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Social housing gets a leg up with Fortis, BC Hydro program

Image of a Vancouver-area condominium complex
Social housing units with at least nine units are eligible to get some energy support, thanks to a new program from FortisBC and BC Hydro, and work by Alliance members.

Retrofit program helps upgrade common areas of multi-unit complexes

Alliance members are playing a major role in a new program aimed at providing support to social housing units in B.C. The program paves the way for support through an energy study, implementation support and product rebates (or any combo of them) for non-profit housing complexes in B.C. that have a minimum of nine residential units.

The FortisBC-initiated social housing retrofit support program includes a BC Hydro component aimed at improving the efficiency of electric devices ranging from commercial kitchen equipment to heat pumps and LED lighting. FortisBC's website is the main source of program information, as the program centres on natural gas-powered common property equipment including boilers, water heaters and related mechanical systems and controls.

Customers interested in getting help through the program work with BC Housing and through key account managers with either BC Hydro or FortisBC, depending on whether the upgrades are gas and/or electric, or electric only in BC Hydro territory. The role of the BC Hydro Alliance member is to consult on possible upgrades and to assist in filling out a pre-screening workbook, a tool available once an initial application of interest is submitted. Once the workbook is complete, it's submitted to the KAM as part of the application process. Alliance members work with their customers as usual, and customers will receive their energy study or implementation funding (and/or retrofit rebates) from the utilities upon completion.

"The process differs slightly from our regular programs in that it's specifically targeted for B.C.'s social housing customers," says Tanya Perewernycky, BC Hydro program delivery specialist. "It ties in with the province's directive to make things more affordable for B.C. residents and to target GHG reduction."

The BC Non Profit Housing Association has been promoting the program, which kicked off in June 2018, and they work directly with building managers to help determine which stream of the program is best for them.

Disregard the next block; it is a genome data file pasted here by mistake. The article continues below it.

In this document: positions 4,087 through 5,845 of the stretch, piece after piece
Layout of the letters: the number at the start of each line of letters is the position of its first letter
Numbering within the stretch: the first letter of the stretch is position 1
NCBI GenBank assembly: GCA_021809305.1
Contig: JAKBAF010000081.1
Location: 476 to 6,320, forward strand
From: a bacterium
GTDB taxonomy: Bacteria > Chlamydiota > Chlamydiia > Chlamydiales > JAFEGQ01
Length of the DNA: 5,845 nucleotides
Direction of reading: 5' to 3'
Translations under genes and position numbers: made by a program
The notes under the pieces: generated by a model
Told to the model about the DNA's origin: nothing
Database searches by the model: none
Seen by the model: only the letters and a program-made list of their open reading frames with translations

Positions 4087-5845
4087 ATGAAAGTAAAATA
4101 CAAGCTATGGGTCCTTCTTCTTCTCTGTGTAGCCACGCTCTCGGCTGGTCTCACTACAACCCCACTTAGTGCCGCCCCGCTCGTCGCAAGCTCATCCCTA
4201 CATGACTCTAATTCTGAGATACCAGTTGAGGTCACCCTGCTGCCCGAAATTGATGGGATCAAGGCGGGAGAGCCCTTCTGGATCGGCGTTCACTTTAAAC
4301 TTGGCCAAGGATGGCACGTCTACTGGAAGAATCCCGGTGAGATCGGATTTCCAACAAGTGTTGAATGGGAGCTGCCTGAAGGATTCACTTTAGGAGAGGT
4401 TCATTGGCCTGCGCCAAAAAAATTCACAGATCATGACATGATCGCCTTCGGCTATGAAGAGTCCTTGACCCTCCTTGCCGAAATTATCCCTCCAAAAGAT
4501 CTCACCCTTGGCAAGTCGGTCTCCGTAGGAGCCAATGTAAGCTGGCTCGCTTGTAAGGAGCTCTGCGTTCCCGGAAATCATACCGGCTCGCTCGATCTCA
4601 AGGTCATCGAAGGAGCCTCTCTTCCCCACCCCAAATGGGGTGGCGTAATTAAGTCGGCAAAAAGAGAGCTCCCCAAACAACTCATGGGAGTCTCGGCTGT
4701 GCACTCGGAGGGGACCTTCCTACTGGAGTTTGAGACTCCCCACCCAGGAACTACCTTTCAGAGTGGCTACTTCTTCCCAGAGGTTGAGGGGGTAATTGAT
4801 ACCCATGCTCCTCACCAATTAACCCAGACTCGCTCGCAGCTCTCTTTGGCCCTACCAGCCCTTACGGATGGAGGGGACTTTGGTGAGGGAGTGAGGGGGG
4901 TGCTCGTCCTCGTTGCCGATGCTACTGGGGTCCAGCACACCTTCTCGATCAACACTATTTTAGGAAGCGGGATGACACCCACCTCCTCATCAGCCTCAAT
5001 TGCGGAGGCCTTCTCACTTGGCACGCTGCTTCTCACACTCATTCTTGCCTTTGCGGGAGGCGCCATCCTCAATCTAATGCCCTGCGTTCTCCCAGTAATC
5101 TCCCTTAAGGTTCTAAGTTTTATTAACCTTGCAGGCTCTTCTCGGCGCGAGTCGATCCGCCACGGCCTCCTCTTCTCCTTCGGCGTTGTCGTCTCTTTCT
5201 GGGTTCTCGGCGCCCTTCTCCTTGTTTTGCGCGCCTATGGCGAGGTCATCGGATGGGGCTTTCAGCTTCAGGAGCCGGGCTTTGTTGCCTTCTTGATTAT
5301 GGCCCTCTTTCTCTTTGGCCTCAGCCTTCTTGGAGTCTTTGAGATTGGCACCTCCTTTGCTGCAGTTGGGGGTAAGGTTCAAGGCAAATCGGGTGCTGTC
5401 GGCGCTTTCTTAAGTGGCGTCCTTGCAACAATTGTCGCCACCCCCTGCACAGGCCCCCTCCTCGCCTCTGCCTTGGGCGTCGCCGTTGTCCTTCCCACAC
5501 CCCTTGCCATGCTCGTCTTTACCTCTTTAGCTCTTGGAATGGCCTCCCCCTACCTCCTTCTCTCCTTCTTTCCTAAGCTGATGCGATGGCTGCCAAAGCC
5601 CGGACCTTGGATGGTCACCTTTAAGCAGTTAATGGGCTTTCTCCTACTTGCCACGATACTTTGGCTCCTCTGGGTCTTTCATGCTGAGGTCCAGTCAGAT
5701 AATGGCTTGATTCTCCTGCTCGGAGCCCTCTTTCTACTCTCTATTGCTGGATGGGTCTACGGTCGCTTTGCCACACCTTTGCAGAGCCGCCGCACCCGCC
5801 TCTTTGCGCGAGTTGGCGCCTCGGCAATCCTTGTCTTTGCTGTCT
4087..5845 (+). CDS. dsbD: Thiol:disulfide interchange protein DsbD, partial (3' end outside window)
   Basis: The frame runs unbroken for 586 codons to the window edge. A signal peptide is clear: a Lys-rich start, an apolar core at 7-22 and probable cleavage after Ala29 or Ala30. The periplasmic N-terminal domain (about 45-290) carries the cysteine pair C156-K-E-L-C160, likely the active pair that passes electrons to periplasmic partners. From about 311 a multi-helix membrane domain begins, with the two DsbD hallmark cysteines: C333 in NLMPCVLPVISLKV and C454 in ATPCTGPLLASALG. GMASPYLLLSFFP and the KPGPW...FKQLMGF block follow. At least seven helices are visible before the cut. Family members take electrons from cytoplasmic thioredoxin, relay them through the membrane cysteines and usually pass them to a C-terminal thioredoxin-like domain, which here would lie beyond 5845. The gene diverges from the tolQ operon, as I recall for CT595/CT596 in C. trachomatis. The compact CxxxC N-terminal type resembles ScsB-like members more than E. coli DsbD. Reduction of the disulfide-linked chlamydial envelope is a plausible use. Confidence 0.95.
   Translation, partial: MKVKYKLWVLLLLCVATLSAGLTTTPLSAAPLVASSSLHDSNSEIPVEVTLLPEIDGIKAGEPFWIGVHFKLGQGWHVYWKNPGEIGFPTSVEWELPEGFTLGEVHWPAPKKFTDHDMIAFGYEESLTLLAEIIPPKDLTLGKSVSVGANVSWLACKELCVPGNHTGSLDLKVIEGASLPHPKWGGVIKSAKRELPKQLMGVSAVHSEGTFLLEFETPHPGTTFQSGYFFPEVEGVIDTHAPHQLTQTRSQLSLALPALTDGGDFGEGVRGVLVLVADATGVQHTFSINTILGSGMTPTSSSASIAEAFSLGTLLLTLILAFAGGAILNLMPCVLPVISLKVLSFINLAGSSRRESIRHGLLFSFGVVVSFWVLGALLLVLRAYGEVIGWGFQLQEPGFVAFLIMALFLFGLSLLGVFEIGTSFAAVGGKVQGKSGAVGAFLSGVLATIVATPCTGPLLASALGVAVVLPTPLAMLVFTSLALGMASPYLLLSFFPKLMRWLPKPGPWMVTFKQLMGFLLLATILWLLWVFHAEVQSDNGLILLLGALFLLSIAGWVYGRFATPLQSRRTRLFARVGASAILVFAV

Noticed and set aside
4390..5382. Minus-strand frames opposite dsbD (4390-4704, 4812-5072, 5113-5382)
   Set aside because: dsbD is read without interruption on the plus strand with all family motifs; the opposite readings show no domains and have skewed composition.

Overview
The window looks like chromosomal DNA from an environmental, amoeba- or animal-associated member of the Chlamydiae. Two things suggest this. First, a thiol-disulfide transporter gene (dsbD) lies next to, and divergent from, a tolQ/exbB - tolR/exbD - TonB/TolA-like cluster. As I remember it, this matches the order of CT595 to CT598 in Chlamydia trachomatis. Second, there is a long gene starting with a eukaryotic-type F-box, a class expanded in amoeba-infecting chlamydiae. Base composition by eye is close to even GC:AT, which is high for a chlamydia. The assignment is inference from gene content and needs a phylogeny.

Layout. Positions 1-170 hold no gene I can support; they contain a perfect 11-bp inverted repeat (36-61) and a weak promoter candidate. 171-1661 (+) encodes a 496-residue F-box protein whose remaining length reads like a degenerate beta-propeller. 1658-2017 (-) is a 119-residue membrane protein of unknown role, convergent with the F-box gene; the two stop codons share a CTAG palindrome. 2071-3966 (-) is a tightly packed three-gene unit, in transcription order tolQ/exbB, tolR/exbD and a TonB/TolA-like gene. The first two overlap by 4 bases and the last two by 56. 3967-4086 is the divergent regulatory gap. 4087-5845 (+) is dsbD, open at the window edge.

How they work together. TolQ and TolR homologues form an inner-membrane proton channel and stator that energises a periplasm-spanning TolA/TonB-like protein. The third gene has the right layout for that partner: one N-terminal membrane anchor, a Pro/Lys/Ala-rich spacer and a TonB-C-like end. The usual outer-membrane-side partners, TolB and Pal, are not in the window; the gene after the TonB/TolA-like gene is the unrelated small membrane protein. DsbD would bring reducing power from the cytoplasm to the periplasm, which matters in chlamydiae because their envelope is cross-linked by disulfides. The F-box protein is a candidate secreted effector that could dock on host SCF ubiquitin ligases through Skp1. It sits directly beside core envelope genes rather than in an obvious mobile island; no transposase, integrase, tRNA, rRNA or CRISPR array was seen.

"They might want a customer to do an energy study to look at a particular system, or may just want a customer to look at upgrading their lighting," says Perewernycky. "They can help direct them to rebates, and if they want assistance in what the new lighting should look like, they'd go to the support option in the program."

Who's eligible, and what's available

The program is open to commercial customers of FortisBC (natural gas or electricity) and/or BC Hydro or municipal utilities who are providers of multi-unit residential buildings with a minimum of nine units. Customers must be housing providers or registered charities who provide assistance to low-income persons and who are one of the following:

  • A local government
  • Registered housing society
  • Registered housing co-op
  • A governing body of an Indigenous band that provides housing primarily for low-income households.

Only the common areas of a building complex, including recreational spaces, can qualify for energy conservation measures under the program. Funding and rebates will only be accessed after proposals are approved.

Here are the three options available funding, including funding limits:

  • Energy study (up to $5,000)
  • Implementation support (up to $7,000)
  • Rebates for conservation measures.

"A customer can jump in and do all three, just do the last two, or go straight to the rebate," says Perewernycky. "There are funding limits on the energy study and the implementation support, but there's no limit on the rebates. We also provide tools to help support Alliance members to better assist their customers."

For an energy study, an engineering consultant from the FortisBC approved list must be used. An energy study guide is provided.

While the program's rebates for electricity conservation are based on BC Hydro's business energy saving incentives (BESI), funding differs from BESI in that it's not based on a calculation of energy savings or project costs. "Normally we talk of incentives for customers, but this will be a rebate offer," adds Perewernycky. "It works out to so many dollars per item installed."

Eligible electricity-related products include:

  • Commercial kitchen equipment
  • Commercial refrigeration equipment
  • Heat pumps and electric water heaters
  • LED lighting and controls
  • Variable speed drives

Natural gas rebates cover:

  • Boilers
  • Commercial kitchen equipment
  • Commercial water heaters
  • Mechanical systems and controls
  • Windows and insulation

Other considerations, and how to get started

While the social housing retrofit support program only includes upgrades to common property, it's possible to combine the program with BC Hydro's Energy Conservation Assistance Program (ECAP) and Energy Saving Kit (ESK) program to get help for in-suite upgrades.

Get more information on the social housing retrofit support program on FortisBC's program page. To start an application, there are two options, depending on the type of incentives involved:

Contact your FortisBC key account manager or email conservationassistance@fortisbc.com to request an application that involves gas-related upgrades.

If your project involves measures for electricity only, and your building is in BC Hydro's service area (including New Westminster), contact your key account manager at BC Hydro or email alliance@bchydro.com for assistance.